C18Q1 Lefty Jim Root Tele - FINISHED!

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powerhandpowerhand Frets: 28
edited February 6 in Making & Modding

So, this will be my first ever “build”, but essentially I’ll just be screwing a whole load of bits together. In keeping with the theme, Fender don’t make a left-handed version of the Jim Root Tele, so my aim is to essentially make a replica that I can play. 

Here's what it’ll hopefully turn out like, but t’other way around...


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  • powerhandpowerhand Frets: 28

    Here's the body, wonderfully made for me by @GSPBASSES. ; I particularly like the rear cavity with built-in battery holder.


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  • powerhandpowerhand Frets: 28

    Here's an obligatory mock-up of where things should go after it's been painted.

    Because everything is harder to get in left-handed, I had to custom order the pickguard from http://www.wdmusic.co.uk/.  The rest of the hardware and pickups I got as a job lot from https://stratosphereparts.com/

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  • normula1normula1 Frets: 263
    The battery cavity is a clever idea.
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  • powerhandpowerhand Frets: 28

    Right, I've painted the guitar body in primer, but despite the use of nearly 3 cans the grain is still visible through the paint.

    Have I;

    a. Used the wrong type of wood for a solid colour finish?

    b. Missed out the sander/filler step which would have filled the grain?

    Am I able to fill now, and if so what product is recommended* or is the answer more paint?

    *I have previously used Rustins Professional Wood Filler and despite my best efforts to mix the correct ratio of filler:hardener (golf ball:pea), I've yet to have it satisfactorily cure.  Any advice here would also be most appreciated.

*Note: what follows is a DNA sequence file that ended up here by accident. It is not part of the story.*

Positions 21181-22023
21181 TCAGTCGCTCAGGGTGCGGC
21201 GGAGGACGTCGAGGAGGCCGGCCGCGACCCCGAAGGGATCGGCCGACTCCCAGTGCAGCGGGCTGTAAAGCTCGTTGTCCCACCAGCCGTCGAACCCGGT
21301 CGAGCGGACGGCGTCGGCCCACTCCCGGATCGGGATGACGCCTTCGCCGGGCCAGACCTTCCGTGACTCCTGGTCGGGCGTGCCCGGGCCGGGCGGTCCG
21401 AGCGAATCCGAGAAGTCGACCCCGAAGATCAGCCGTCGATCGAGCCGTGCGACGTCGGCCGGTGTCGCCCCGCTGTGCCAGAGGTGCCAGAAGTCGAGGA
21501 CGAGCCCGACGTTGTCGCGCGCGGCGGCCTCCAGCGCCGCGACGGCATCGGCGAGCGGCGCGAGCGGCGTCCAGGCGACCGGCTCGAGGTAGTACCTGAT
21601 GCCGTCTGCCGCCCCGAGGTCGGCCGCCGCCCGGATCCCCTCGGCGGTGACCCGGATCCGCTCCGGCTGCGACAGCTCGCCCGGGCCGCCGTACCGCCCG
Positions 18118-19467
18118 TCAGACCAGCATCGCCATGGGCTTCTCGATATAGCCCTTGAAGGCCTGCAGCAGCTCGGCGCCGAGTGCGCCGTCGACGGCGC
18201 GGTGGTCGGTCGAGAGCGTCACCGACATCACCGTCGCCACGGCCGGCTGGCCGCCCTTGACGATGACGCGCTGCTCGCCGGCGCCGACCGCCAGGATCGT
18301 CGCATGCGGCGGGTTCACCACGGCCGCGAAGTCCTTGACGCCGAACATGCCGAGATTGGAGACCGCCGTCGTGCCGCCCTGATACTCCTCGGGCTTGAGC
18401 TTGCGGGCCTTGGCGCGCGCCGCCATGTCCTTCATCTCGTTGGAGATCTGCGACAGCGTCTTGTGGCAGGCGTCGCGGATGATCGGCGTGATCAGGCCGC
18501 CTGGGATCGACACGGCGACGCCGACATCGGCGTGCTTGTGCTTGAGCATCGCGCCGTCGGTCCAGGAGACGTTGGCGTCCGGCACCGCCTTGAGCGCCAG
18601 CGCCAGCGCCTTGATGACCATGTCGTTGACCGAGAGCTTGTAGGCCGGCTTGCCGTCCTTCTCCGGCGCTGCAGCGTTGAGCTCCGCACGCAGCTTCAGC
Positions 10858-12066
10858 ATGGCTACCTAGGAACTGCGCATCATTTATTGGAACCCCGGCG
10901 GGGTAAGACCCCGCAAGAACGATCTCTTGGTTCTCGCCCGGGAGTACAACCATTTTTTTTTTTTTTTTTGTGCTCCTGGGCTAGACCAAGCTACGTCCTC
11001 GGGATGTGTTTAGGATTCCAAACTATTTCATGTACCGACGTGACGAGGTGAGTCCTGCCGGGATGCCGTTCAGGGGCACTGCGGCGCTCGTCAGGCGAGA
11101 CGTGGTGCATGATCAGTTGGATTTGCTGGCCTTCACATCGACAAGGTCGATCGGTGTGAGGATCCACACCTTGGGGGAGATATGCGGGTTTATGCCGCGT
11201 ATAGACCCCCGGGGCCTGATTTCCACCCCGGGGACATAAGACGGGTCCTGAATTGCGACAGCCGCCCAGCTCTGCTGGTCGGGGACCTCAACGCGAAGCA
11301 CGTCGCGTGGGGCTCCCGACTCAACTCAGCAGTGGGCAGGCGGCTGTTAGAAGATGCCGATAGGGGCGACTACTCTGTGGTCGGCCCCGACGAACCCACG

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  • powerhandpowerhand Frets: 28
    edited January 16

    On to the neck - after 8 or so layers of tru-oil, I managed to bury the decal, flat sanded it and then sprayed some matt lacquer over the top.

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  • powerhandpowerhand Frets: 28

    Then I added some Vanson locking tuners.  This was my first time drilling any holes into anything guitar shaped, so I was a bit worried, but it went ok.


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  • WezVWezV Frets: 9146

    You won't fill ash grain with paint alone.   Personally I like the sunken grain look, but if its not what you are after yo will need to grainfill.


    Rustins grainfiller or ronseal  high performance wood filler should do the trick, may need thinning to work as a grainfiller.  You will need to do that, then another coat of primer before proceeding

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  • powerhandpowerhand Frets: 28
    WezV said:

    You won't fill ash grain with paint alone.   Personally I like the sunken grain look, but if its not what you are after yo will need to grainfill.


    Rustins grainfiller or ronseal  high performance wood filler should do the trick, may need thinning to work as a grainfiller.  You will need to do that, then another coat of primer before proceeding